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Why learning from failure is your key to success

March 30, 2022 - 22 min read


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What is failure?

What do you learn from failure?

Why is it important to learn from failure?

How does failure lead to learning?

5 tips for learning from failure

10 quotes about learning from failure

I’ve failed at quite a few things in my life. 

As a kid, I tried guitar, the cello, and piano — all with mediocre (at best) results. I quickly dumped instruments for sports. But I learned that even despite my height, I wasn’t very good at basketball. Or soccer. Or tennis. (I was atrociously bad at tennis, to be fair.) 

As an adult, failures continued. I didn’t get that “dream job” I wanted. I was rejected from a graduate school program I really wanted to attend. I’ve pitched a chapbook to dozens of publishers with dozens matched in rejection letters. I had an idea for a new way of doing things at work — and it didn’t work out. Even some relationships and friendships failed

But along the way, I learned. I learned from my mistakes. I learned what my strengths were. I learned where I wanted to take my career. I learned that failures don’t define me. I learned that in order to succeed, I needed to fail. And I learned that it’s possible to get better at something — even after you’ve failed. 

When you experience a failure, you can feel it in your gut. You may think to yourself, “I’m never coming back from this.” Your confidence and self-esteem can take a hit. You might not want to try something new again. 

It took Thomas Edison 10,000 attempts to perfect the light bulb. Arianna Huffington was rejected by 36 publishers. Bill Gates’ first company was a complete disaster.

Walt Disney was fired from a newspaper job for lack of creativity. Michael Jordan was cut from his high school basketball team. Oprah Winfrey was fired from her first job, where she experienced sexual harassment in a hostile work environment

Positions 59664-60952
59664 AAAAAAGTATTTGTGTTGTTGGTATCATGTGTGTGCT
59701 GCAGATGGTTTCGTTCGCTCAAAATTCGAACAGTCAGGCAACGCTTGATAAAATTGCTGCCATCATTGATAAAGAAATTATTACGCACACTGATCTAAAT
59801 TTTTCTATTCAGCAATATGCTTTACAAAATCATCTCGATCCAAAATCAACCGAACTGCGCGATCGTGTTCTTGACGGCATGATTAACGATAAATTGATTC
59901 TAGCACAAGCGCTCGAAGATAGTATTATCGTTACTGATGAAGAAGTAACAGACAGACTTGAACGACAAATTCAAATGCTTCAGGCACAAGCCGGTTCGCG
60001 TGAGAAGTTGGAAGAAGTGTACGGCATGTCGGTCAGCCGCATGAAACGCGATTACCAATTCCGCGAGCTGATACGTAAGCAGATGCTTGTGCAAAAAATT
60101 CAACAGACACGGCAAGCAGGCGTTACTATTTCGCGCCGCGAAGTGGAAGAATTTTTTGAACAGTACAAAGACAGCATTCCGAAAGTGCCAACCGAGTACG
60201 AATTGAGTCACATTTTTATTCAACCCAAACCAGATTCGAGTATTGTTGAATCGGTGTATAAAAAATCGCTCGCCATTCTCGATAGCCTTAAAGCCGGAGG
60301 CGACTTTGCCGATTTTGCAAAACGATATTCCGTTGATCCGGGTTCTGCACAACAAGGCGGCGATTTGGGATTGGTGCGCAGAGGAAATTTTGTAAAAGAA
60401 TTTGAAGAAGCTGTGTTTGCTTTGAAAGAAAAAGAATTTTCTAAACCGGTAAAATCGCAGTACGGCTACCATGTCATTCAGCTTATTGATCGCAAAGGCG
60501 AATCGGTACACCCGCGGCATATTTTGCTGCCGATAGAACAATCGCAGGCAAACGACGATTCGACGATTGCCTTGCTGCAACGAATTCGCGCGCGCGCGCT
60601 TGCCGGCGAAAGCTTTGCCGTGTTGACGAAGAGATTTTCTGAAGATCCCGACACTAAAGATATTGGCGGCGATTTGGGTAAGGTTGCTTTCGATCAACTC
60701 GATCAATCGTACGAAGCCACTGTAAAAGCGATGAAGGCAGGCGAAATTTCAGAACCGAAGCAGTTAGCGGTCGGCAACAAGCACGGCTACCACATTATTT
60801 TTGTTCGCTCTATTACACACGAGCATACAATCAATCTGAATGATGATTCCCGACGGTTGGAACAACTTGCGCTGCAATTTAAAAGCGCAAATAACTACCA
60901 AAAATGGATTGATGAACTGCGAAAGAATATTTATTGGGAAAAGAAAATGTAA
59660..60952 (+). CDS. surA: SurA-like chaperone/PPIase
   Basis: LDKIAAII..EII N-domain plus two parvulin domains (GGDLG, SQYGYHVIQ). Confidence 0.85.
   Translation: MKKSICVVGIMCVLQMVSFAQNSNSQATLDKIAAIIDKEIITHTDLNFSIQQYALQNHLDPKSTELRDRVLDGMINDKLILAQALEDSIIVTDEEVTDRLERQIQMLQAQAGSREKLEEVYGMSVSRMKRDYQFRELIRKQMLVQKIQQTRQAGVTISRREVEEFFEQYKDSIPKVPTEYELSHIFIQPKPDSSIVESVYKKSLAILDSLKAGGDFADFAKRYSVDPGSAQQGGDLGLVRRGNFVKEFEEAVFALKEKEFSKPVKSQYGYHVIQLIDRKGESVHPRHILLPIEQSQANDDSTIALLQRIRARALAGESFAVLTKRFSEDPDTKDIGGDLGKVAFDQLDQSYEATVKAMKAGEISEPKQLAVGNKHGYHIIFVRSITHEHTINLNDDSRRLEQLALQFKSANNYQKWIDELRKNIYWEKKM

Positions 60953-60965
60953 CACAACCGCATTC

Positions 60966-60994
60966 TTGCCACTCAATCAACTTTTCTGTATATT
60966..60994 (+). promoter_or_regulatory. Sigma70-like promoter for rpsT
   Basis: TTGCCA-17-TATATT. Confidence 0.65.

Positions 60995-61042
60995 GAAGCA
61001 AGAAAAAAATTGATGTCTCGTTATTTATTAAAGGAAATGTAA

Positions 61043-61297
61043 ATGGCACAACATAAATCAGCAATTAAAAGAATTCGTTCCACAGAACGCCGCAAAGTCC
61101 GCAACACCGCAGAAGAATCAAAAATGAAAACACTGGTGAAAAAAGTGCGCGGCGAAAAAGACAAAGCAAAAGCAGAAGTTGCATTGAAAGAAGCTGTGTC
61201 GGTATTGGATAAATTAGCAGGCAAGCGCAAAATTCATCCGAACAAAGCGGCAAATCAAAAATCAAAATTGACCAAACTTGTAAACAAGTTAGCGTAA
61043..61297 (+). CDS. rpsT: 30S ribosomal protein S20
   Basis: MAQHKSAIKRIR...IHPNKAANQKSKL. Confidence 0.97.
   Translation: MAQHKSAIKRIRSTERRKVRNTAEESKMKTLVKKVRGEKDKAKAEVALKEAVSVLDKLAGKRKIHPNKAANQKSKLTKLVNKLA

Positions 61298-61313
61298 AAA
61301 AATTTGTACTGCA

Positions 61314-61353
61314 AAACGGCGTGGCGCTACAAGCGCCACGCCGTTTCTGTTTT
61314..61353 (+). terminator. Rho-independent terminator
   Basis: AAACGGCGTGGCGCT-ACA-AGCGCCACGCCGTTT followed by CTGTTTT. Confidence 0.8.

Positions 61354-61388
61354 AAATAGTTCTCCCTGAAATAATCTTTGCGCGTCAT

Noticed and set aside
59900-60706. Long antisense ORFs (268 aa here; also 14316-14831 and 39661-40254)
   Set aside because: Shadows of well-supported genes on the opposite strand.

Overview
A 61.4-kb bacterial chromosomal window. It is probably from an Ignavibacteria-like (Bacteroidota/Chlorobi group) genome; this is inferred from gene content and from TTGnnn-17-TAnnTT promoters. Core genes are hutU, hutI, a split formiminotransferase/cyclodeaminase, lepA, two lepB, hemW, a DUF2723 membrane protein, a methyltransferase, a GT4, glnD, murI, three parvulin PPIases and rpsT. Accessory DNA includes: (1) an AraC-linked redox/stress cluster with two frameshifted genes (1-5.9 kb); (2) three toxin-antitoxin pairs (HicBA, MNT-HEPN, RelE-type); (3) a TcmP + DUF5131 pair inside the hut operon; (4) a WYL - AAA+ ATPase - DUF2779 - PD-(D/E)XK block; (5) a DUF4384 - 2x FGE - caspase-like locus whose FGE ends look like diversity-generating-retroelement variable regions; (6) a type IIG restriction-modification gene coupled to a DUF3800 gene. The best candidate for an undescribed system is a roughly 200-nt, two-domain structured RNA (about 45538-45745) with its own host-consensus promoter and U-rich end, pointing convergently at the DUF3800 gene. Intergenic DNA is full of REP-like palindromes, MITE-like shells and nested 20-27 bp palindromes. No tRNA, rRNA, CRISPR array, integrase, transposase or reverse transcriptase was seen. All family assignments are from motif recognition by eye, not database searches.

The most successful people in the world have failed, often. How are you learning from failure? What lessons can failure teach you? Where can you find gratitude in failure? 

What is failure?

We’ve all experienced failure. And honestly, our definition of failure might vary depending on our experiences. So, what is failure

But at its core, failure is defined as a lack of success. Failure is defined as the inability to meet an expectation. Here are some examples of failure: 

  • A high school student needs to get an A on a math test to get a B in the class. They study and work with the teacher one-on-one. But when the test results come back, they received a B. This means they will get a C+ in the class. 
  • A job seeker recently learned new skills through a workforce development program. They’ve graduated from the program but can’t seem to find a job. They’ve applied to almost 50 jobs with no interviews. 
  • An employee recently got promoted to become a people manager. However, in annual performance reviews, they learn their team is really struggling. The team isn’t delivering on its goals. On top of it, the manager is receiving upward feedback that they need to work on their people management skills.